More articles on what poly culture offers everyone
A couple months ago I posted about a slew of articles that portray poly as leading the way to a better future for relationships generally. More keep showing up.
● MeetMindfulness claims to be "the first online dating site to serve the mindful lifestyle." In its articles section, a poly love coach writes:
Navigating Open Relationships, Polyamory & Non-Monogamy
By Laurie Ellington
Have you ever considered what would it be like to live in a world where everyone could be in love with everyone else (including yourself) without jealousy, fear and insecurity?
Imagine a world where every relationship you have, whether it be sexual, non-sexual, short/long term, whatever…. where every relationship you have feels just right, at home, full-on in alignment with your deepest desires and your longing for intimacy, connection, playfulness and love.
What would it take to cultivate relationships such as these?
...I believe whether you practice monogamy or polyamory (or anything else), the practice is more about... how we stay true and honoring of ourselves while staying in connection with those around us. The following is brief summary of some of the key things I have found to be essential in sustaining healthy, poly/open/non-traditional relationships.
1) Those involved with poly/open/non-traditional relationships have a genuine sense of love, care and support for one another.... without necessarily attaching sex to the outcome.
2) Agreements/boundaries are clear, respected, and honored.
...Communication is incredibly important here in order for everyone to know where they stand, what the agreements are, what they are saying “yes” to and what are their bottom lines....
3) It is imperative that everyone supports each other in being the best at who they are... and strives to create positive and healthy experiences for everyone involved.
This is where connection and responsibility come into play. I’m finding that the more present I am with my experiences and the more I share with others, the more awake and alive I feel in my connection to what is really true for me.
...As I see it, open relationships allow for all participants to make choices in open and transparent ways — with consent of all involved, which for me seems like a pretty sweet guarantee for personal empowerment; we can experience expression, self-care and connection with others.
...I have a friend who said he wanted the kind of communication and relating that comes with polyamory without having to be poly/open. The bottom line? Anything is possible.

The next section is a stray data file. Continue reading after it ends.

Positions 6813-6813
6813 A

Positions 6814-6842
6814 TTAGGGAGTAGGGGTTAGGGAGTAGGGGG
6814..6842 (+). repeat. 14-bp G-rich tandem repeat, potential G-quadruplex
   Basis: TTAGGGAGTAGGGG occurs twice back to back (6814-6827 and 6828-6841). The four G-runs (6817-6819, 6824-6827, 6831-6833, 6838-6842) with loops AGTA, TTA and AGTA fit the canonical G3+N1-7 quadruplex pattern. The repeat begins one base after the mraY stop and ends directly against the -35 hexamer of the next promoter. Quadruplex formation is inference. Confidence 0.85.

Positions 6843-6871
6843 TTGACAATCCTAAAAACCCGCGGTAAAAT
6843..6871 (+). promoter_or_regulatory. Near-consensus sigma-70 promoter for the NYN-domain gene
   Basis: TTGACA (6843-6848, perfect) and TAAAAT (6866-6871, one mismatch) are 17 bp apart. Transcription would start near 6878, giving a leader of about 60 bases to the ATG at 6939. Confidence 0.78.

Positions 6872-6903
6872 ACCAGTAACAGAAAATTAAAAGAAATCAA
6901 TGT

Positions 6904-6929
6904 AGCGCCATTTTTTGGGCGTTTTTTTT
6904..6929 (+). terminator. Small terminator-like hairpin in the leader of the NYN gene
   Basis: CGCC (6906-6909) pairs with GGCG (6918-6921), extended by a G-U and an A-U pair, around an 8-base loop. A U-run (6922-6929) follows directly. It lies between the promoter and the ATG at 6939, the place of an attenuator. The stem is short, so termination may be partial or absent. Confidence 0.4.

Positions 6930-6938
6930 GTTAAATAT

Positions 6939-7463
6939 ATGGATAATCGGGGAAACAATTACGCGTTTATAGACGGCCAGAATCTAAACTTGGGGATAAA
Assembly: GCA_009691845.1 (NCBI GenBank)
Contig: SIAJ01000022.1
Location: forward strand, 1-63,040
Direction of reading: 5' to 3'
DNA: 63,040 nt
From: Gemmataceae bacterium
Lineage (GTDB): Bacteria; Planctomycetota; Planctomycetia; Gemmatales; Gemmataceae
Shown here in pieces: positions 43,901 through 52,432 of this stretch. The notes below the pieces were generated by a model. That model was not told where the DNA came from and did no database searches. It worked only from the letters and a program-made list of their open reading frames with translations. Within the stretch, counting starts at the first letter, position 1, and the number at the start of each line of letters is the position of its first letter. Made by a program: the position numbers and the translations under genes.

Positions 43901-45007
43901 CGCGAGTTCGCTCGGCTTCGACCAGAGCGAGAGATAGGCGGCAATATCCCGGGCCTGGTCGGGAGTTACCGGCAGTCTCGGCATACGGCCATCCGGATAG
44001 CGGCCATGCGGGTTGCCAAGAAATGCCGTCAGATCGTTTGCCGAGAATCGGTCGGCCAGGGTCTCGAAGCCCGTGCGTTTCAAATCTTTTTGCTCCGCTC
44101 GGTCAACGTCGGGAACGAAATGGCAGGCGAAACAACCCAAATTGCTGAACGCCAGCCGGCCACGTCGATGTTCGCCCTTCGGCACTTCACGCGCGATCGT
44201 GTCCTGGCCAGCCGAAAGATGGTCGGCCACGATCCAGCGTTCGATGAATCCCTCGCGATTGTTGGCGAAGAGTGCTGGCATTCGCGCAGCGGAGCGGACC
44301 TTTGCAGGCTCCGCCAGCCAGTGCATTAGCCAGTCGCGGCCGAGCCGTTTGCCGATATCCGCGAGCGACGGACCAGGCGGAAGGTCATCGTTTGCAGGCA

The whole article (Dec. 1, 2014).
● More enthusiasm at BlogHer:
6 Reasons Why Sharing Your Boyfriend Will Boost Your Self-Esteem
By Te-Erika Patterson
...This level of honesty definitely strengthens the bond between you both and allows you to look yourself in the mirror with love, knowing all of the cards on the table and you are making a decision to be with him with your blinders off.
You are with someone who knows how to treat women well....
You are part of an unconventional team.
...Being a part of an unconventional relationship will cause you to have to stand together against personal attacks from those who lash out in fear of the unknown. Being in a team like this one will bring you closer, knowing that you all are brave enough to create the type of relationship that sincerely satisfies you....
You know you are loved by choice....
You can focus on your goals without having to meet every need expressed by your partner.
Growth happens as a result of loss, desire and exposure to new ideas. When you share your boyfriend you allow him to be exposed to someone who could inspire him to grow in ways that you cannot. You also have the relief of letting go of the responsibility of being his ‘everything’. This frees you to focus on your own growth and you will love yourself more when you do.
You learn what true love is.
True love isn’t about sacrifice, really. True love is being genuinely happy that the person you love is happy, even if you aren’t the source. This type of love is the opposite of jealousy and it is called compersion....
If only it were all like that more often. Read the whole article (Dec. 23, 2014).
● At Mic.com:
This Is the Explanation for Polyamory That Everyone Needs to Hear
By Amanda Chatel
Polyamory has existed for centuries, but it's only recently — as society warms to formerly unconventional romantic setups — that polyamory has landed on the mainstream radar.
That doesn't mean the majority of Americans understand it. Even as more polyamorous partners come to the fore (one study found 4% to 5% of the U.S. population identifies as poly), most people still have one big question about polyamory:
"How do you not get jealous?"
...The answer, it turns out, is the key to having a healthy polyamory relationship — and it's something people in monogamous relationships could probably learn to do better.